When the Motorola Atrix came out earlier this year on AT&T, it turned a lot of heads. The thought of turning a smartphone into a laptop seemed smart and innovative, but the $500 price point for the phone/laptop dock package put it out of reach for a lot of people. Why get this combo, they asked, when that amount could buy a full-fledged laptop or netbook?
If you were/are an interested party, you’ll be happy to note that the carrier is offering a lower price for this bundle now — $99 for the phone and $199 for the laptop dock (after rebate). But is price alone a reason to jump on board this bandwagon? This might be an even more salient point now, since it appears Motorola will be making its super thin, lightweight laptop dock available for the much-anticipated Bionic when it debuts next month on Verizon.
Frankly, I could see this being useful for a few reasons. Having data, contacts, and email housed in one place without having to sync them between devices would be terrific. Also intriguing is the fact that the browser — Firefox — reads as the full desktop version, not the mobile variety (unlike smartphones or tablets, at least out of the box. Yeah, yeah, user agent spoofing, whatever. But that always seems to tank when I’m desperate to access a critical page. Grrr). Another nifty thing: It would seem the 802.11 n Wi-Fi connectivity here would be the real deal, tasty “n” at 5 GHz (just like the Atrix). So it wouldn’t be the limp little 2.4 GHz that many other so-called “n” mobile devices offer.
Ultimately, I just like the laptop form factor. While it’s not absolutely necessary — you could add a monitor and keyboard to this without the laptop dock — portability is key these days. Now, I love my tablet, don’t get me wrong, but I could think of a few things I enjoy more than trying to do any serious data input with it… like root canal or hearing the drunken brawlers outside my window on a Saturday night. And having a laptop/netbook-lite type of experience, but with cellular calling and mobile apps along for the ride, is very, very appealing. Add the no-boot-time OS, and I could be in heaven…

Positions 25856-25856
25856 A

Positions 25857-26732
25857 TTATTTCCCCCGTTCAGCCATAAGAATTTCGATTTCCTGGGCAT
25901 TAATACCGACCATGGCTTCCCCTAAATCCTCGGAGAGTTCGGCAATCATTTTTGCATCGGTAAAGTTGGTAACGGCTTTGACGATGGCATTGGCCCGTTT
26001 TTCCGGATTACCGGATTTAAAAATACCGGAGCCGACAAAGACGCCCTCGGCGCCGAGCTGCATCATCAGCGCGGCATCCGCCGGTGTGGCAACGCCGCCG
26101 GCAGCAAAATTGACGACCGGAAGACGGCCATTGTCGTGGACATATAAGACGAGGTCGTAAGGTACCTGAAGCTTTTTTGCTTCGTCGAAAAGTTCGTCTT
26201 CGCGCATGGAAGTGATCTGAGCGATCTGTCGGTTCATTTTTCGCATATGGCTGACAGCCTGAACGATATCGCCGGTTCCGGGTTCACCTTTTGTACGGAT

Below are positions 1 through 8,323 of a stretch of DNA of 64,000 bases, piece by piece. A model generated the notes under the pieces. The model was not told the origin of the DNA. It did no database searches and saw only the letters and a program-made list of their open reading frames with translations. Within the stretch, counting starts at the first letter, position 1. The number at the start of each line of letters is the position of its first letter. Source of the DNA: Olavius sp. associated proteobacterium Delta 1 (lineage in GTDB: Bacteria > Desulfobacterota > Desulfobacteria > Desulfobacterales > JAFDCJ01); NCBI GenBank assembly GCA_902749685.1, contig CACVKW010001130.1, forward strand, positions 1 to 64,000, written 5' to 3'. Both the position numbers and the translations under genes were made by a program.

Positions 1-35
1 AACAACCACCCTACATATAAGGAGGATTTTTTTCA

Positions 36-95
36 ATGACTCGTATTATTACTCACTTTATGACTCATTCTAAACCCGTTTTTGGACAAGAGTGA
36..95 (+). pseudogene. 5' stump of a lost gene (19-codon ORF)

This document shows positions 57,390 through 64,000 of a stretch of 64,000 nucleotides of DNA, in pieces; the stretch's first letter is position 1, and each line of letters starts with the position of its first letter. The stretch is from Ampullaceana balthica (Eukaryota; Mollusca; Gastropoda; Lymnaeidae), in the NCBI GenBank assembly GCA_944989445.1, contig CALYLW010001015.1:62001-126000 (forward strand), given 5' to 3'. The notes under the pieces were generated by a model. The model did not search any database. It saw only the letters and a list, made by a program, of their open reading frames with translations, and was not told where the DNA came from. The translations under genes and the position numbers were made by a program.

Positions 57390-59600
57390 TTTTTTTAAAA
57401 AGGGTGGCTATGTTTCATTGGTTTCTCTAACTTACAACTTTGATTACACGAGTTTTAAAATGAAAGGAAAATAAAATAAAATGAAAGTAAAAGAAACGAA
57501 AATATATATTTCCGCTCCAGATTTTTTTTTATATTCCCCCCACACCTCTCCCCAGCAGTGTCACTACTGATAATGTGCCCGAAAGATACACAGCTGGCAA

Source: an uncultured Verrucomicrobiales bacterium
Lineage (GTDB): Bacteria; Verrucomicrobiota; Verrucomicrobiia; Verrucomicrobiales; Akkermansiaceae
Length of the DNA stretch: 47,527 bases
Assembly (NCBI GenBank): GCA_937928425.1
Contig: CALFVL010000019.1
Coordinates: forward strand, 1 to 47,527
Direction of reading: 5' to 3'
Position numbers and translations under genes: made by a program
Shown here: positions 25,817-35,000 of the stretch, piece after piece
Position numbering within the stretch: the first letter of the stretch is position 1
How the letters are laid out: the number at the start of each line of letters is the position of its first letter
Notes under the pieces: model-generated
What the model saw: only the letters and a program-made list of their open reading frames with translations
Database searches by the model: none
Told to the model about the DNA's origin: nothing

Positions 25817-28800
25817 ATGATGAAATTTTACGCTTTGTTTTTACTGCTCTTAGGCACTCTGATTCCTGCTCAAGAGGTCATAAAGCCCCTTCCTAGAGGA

… that it’s not perfect. Version 1.0 of this keyboard was cramped, which is something I hope Moto fixes this time around. And the “Atrix Webtop” didn’t perform up to snuff for things like streaming vids or even mobile apps. Performance got a little boost with Gingerbread, but otherwise, there’s little reason to believe the Bionic bundle will be a vast improvement, at least so far.
The fact that this will be going on Verizon is another interesting factor. While the carrier’s CDMA network can’t handle simultaneous voice and data — which would be a huge problem for anyone using their phone as a laptop — this hurdle goes away in light of LTE. Verizon’s 4G can do both beautifully… that is, if you’re in one of its LTE markets. If not, or you travel out of the area often, bear in mind that you’ll be riding along on 3G, putting the voice/data conundrum into play again.
And is it me, or is it kind of weird to put the docking component behind the screen? Don’t know about you, but I’d be a little unnerved about using this in public like that. Someone could just walk by and pull this thing right out.
The laptop form factor is an intriguing concept, and it’s one that I’ll keep my eye on. There’s definitely promise here — especially for people who can’t afford a laptop or netbook in addition to a high-end smartphone. So it comes back to price point. I could see trying this out for the price of the handset, plus $100—$150 for the laptop dock. But if this carrier sticks to an Atrix-like debut cost of $200 for the Bionic, plus $300 for the dock, then I’m just not sure it’s worth it.
We’ll know more once the actual launch (finally) arrives, but for now, I’m pretty much on the fence with this.
Where do you stand with the Bionic, its expected laptop dock or even the general concept of smartphones-as-laptops? Could you see yourself using one? If not, how would they have to improve it to sway you?